Franz-Stefan Gady argues that cyberspace is the newest space in which nations can wage war against each other. Because the notion of cyberwar is such a new development, countries need to begin international dialogue in order to prevent future misunderstandings.
There is much talk about the militarization of cyberspace with Russians, Chinese, and Americans accusing each other of triggering a cyber “arms race”. At the same time, policymakers in many countries are calling for “rules of the road” to regulate cyber conflict. However, due to the novelty of the threat and policymakers’ inexperience with this rapidly changing new field, cyber diplomacy is rife with misunderstandings among major cyber nations. Take the example of the supposed “militarization of cyberspace” – an often heard cliché – by the US.
Ever since the establishment of Cyber Command in May 2010 to defend American military networks and attack other countries’ systems, the US military has dominated the discourse on cyber security in the United States. The Pentagon called cyberspace a “domain”, and described cyber warfare as “the fifth domain of warfare after land, sea, air, and space.” This characterization implies that cyberspace as a “domain” can be protected from intrusion, and offensive and defensive military strategies can be devised to protect this space.
Indeed, if one scans policy papers from leading institutions of higher military education in the US, one often encounters concepts such as “first strike capabilities”, “windows of vulnerability”, and “cyber deterrence”. A lot of this military thinking is derived from the debate surrounding nuclear strategy in the 1950s as confirmed by a former senior White House official: “In the 1950s to 1960s, civilians—many of them outside of the government—came up with a complex strategy for the use of nuclear weapons. This strategy was then debated publicly and later incorporated into national policy…Today, planning for cyberwar is at a similar stage.” This implies that the US military must lead in the field, preparing itself for a standoff similar to the one during the Cold War.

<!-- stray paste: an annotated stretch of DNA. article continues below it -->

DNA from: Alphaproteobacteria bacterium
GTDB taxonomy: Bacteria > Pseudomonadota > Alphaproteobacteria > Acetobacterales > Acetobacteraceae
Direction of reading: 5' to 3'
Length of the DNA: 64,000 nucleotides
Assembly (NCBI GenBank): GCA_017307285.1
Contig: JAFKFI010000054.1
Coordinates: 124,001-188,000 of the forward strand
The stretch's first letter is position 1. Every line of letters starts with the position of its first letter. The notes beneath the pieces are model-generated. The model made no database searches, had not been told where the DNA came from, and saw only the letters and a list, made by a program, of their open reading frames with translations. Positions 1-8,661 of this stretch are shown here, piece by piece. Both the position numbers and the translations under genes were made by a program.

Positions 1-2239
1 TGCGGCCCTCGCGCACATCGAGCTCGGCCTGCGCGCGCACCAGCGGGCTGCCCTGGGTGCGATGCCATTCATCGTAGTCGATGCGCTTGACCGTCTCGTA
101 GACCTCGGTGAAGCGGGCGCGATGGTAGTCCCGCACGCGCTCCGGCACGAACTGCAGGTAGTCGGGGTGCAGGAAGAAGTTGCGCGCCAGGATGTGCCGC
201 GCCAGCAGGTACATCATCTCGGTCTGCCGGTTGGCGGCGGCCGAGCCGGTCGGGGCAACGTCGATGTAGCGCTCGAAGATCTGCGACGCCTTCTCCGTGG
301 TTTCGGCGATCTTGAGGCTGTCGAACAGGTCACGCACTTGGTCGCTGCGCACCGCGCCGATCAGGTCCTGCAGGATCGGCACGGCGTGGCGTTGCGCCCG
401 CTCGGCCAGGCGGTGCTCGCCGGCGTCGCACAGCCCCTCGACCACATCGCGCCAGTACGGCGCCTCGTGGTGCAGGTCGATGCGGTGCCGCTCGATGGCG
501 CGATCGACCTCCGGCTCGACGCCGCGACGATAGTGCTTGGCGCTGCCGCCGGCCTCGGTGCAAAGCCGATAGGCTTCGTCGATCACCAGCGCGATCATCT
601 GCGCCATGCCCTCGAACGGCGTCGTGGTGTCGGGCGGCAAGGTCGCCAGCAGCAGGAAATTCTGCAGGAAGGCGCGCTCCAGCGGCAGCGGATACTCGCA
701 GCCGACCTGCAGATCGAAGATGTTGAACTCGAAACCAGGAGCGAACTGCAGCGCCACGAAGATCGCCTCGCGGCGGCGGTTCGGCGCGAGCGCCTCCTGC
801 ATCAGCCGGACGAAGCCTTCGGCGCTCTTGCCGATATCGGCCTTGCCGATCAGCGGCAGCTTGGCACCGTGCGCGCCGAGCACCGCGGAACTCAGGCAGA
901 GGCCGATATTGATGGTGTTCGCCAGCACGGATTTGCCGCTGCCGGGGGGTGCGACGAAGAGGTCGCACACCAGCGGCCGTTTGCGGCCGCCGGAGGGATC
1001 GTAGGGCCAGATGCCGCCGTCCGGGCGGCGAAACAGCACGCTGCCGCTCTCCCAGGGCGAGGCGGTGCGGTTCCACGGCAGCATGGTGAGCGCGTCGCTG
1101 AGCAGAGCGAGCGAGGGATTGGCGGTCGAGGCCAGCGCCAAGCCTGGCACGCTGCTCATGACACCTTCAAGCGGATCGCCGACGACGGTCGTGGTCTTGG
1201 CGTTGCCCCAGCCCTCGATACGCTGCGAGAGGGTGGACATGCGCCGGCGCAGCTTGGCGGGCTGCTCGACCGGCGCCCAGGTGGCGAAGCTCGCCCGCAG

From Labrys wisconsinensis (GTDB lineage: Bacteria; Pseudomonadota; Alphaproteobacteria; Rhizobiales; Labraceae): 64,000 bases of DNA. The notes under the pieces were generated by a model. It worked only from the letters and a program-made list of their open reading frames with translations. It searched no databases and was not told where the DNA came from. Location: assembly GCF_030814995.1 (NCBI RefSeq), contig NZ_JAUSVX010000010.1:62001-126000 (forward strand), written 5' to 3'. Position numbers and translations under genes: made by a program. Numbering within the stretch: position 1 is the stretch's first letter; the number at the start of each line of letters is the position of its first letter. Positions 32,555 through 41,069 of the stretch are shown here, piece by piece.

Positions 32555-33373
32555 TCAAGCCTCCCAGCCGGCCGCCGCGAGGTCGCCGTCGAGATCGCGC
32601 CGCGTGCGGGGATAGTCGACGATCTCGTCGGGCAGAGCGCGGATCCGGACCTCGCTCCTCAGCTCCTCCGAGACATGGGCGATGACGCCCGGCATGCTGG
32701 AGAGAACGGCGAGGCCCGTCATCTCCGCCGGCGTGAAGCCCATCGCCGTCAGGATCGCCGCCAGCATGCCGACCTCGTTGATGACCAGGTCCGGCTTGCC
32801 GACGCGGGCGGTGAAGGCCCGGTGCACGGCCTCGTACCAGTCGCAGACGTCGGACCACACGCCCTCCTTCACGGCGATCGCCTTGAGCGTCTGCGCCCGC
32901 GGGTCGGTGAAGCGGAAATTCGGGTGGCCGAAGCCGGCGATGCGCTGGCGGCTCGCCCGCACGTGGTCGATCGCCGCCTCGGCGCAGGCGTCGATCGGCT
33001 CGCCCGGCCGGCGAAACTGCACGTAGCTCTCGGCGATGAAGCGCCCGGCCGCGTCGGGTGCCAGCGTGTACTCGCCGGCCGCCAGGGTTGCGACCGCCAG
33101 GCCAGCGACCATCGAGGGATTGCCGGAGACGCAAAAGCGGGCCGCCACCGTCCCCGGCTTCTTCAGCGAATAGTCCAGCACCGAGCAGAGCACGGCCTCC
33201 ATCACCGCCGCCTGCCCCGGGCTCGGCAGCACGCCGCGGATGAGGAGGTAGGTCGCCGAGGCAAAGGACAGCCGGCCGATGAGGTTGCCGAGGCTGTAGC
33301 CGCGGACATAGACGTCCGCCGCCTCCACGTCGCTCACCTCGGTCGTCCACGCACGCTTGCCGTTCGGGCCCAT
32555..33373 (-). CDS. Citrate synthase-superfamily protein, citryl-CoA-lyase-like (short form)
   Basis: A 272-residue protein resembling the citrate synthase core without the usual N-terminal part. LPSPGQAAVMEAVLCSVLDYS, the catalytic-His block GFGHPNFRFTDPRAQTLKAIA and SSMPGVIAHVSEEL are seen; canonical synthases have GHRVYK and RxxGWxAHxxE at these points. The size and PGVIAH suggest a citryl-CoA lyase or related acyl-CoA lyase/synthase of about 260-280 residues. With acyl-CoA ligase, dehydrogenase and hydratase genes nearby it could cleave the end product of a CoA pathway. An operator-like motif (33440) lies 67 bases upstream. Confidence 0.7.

The former commander of the Air Force's Cyberspace Command, Leiut-General Robert J. "Bob" Elder, stated his priorities on cyberspace: “First, we must control the domain," he said. "This is about operational freedom of action. We have to be able to protect the electromagnetic spectrum we use to communicate with each other, for example. We have to protect the electronics that we use to establish that domain, and we have to protect those networks. Conversely, we want to have the capability to deny those things to our adversaries."
The descriptions above can be widely misinterpreted and create inherent tensions as visible, for example, in US-China relations. Since the publication of the 1999 book Unrestricted Warfare, by two colonels of the People’s Liberation Army, cyber warfare has been one of the most talked about subjects in US-China military relations. This was largely triggered by the United States, which at the beginning mistakenly took this publication to be official Chinese military doctrine. The wake-up calls for the Chinese military were the First Gulf War and the NATO Kosovo Air Campaign. Both illustrated the overwhelming conventional superiority of the United States and the efficiency of its revolution in military affairs (RMA) based on smart weapons and network – centric warfare. To counter the US’ dominance in a future conflict over Taiwan, China started its own RMA and began to develop cyber weapons (‘asymmetric, disruptive technologies’) to exploit weak spots in U.S. defenses and critical infrastructure. China’s main idea was to degrade an enemy’s ‘information flow’—the ‘center of gravity’ of network – centric warfare as practiced by the United States.